When large numbers of paddlefish turned up near the spillway in the Sam D. Hamilton Noxubee National Wildlife Refuge, investigators at Mississippi State University were left scratching their heads at the species’ presence in the system. Considering the species’ typical habitat of deeper and bigger lakes and rivers, the spillway isn’t exactly what most researchers would consider an ideal habitat.
Paddlefish are large fish that date back to about 70 million years ago, with a current record size of around 140 pounds. The Missouri Department of Conservation describes paddlefish as a shark-like fish with “a greatly elongated, paddle-like snout.” The snout on smaller examples of the species is more than one-third of the fish’s total length. Adult paddlefish have no teeth and forward-set eyes with no scales other than a patch on the tale.
American paddlefish are native to the Mississippi River Basin, often found in the open waters of big rivers, swimming close to the surface and constantly on the move, meaning the species likely does not have a specific home range. Considering their regular migration and habitat choices, their residence in the small spillway surprised the researchers who have set up a study to investigate further. They are hoping to garner population size estimates and determine what factors drew the fish to the area in the first place.
In order to understand migration patterns, Mississippi State scientists tagged 30 of the fish with acoustic tags. These tags will communicate data to sensors spread throughout the Noxubee River, wherein scientists are ready to retrieve and analyze the information. These tags will help explain where the paddlefish come from and where they are going once they’ve left the refuge area.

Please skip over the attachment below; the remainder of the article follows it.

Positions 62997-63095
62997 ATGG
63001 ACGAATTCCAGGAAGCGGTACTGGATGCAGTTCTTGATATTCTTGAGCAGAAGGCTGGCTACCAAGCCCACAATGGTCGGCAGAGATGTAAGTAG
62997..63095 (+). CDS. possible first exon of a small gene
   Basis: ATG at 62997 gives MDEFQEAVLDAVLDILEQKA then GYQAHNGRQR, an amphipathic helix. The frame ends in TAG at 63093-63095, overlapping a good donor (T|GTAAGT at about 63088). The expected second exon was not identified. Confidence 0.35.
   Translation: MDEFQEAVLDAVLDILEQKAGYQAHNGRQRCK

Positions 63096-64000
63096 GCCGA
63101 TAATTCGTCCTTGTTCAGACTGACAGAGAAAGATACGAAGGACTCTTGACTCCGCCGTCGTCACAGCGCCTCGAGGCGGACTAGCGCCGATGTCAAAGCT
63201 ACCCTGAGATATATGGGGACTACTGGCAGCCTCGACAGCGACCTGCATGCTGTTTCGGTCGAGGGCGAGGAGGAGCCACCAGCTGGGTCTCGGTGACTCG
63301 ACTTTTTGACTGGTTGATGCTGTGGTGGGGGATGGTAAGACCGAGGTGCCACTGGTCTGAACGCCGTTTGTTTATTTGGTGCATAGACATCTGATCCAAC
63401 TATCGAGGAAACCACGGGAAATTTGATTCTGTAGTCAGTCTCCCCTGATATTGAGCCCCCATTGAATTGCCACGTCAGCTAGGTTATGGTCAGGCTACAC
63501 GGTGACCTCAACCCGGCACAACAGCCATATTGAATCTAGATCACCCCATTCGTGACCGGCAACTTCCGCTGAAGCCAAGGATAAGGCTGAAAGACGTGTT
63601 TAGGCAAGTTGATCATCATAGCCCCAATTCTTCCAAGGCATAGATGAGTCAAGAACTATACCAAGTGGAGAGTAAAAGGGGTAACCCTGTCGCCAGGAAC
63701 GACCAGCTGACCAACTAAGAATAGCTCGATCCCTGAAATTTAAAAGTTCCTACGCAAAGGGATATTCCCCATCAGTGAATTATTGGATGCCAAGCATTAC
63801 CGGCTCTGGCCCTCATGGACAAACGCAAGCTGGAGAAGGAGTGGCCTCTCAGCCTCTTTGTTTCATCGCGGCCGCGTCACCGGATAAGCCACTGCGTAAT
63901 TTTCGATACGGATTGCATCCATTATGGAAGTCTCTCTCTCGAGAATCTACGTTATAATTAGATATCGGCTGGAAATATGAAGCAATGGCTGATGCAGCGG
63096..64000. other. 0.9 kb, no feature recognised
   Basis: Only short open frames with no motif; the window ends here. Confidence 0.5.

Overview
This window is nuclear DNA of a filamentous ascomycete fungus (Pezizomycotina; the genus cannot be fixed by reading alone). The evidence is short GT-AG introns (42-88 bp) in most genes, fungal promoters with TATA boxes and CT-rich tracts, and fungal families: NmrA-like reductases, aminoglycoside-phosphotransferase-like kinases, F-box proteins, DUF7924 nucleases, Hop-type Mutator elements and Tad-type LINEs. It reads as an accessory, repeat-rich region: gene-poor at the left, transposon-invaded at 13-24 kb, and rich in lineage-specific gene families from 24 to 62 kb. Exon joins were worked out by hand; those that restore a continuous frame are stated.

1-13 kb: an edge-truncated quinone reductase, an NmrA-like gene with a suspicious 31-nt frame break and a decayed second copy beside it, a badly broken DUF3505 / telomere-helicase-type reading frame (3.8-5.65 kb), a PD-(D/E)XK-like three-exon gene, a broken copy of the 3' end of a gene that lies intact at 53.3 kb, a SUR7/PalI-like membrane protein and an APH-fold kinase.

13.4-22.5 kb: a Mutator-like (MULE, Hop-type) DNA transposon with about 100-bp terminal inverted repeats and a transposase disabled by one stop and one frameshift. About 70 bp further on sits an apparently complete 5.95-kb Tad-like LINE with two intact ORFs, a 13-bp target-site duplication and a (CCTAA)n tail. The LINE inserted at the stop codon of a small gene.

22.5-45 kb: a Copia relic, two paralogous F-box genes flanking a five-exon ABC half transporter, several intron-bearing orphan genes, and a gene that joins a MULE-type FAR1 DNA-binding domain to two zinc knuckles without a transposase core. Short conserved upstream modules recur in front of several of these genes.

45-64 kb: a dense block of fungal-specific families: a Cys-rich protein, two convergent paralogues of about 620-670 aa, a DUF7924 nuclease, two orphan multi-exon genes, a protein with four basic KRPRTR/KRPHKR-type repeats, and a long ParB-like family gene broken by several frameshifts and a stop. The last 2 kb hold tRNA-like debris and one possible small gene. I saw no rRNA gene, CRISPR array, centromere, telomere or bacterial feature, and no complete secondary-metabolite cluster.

Since the Mississippi River Basin includes Minnesota, Wisconsin, Iowa, Illinois, Missouri, Kentucky, Tennessee, Arkansas, Mississippi and Louisiana, the paddlefish found in the Noxubee have been spotted as far as the Tombigbee River in Tennessee. This inter-state tracking is a result of researchers and agencies from multiple states working together to learn more about the species.
Since paddlefish have never been spotted in such high densities in a small system like that of the Sam D. Hamilton Noxubee National Wildlife Refuge spillway, investigators aren’t sure what to expect from the population. There are concerns about how these unideal habitats might impact fish health and overall population distributions. Paddlefish are a particularly sensitive conservation topic as American paddlefish are the only paddlefish left in the world after Chinese paddlefish were declared extinct in 2020.
Investigators suspect that the spillway’s management creates good water quality conditions that attract the fish. This lure leads the species to stray from historical migration patterns and stay in the waterway throughout the year. Since the small system is not the best-suited environment for large fish like paddlefish, there are concerns that this new trend will impact population sizes in an already endangered species.
According to the Missouri Department of Conservation, much of the damage done to paddlefish populations can be attributed to dams, “stream channelization, levee construction, and drainage of bottomlands.” Dams prevent the fish from reaching spawning sites upstream, inhibiting the continuation of the species organically. Poor spawning statistics have created a reliance on human-run hatcheries and stocking efforts as the species cannot reach the “open, free-flowing rivers, oxbows and backwaters needed for feeding and gravel bars for spawning.”
In hopes of understanding the ties between water quality and paddlefish presence, researchers have installed sensors that monitor the spillway’s temperature, water levels and flow. With any luck, the data will correlate with paddlefish populations which could later help to inform management in fisheries throughout the basin. Paddlefish have historically been overfished for caviar, and the population has suffered greatly–these new management methods may help stabilize populations throughout the basin.